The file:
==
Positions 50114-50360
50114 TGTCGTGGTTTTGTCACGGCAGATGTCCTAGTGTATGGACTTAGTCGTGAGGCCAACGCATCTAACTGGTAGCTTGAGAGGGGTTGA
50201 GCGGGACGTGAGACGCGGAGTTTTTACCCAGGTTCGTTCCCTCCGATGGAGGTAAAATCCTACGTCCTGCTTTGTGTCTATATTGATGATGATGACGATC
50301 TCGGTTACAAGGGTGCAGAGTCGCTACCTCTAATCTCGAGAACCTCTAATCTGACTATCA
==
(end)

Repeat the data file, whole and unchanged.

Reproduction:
Positions 50114-50360
50114 TGTCGTGGTTTTGTCACGGCAGATGTCCTAGTGTATGGACTTAGTCGTGAGGCCAACGCATCTAACTGGTAGCTTGAGAGGGGTTGA
50201 GCGGGACGTGAGACGCGGAGTTTTTACCCAGGTTCGTTCCCTCCGATGGAGGTAAAATCCTACGTCCTGCTTTGTGTCTATATTGATGATGATGACGATC
50301 TCGGTTACAAGGGTGCAGAGTCGCTACCTCTAATCTCGAGAACCTCTAATCTGACTATCA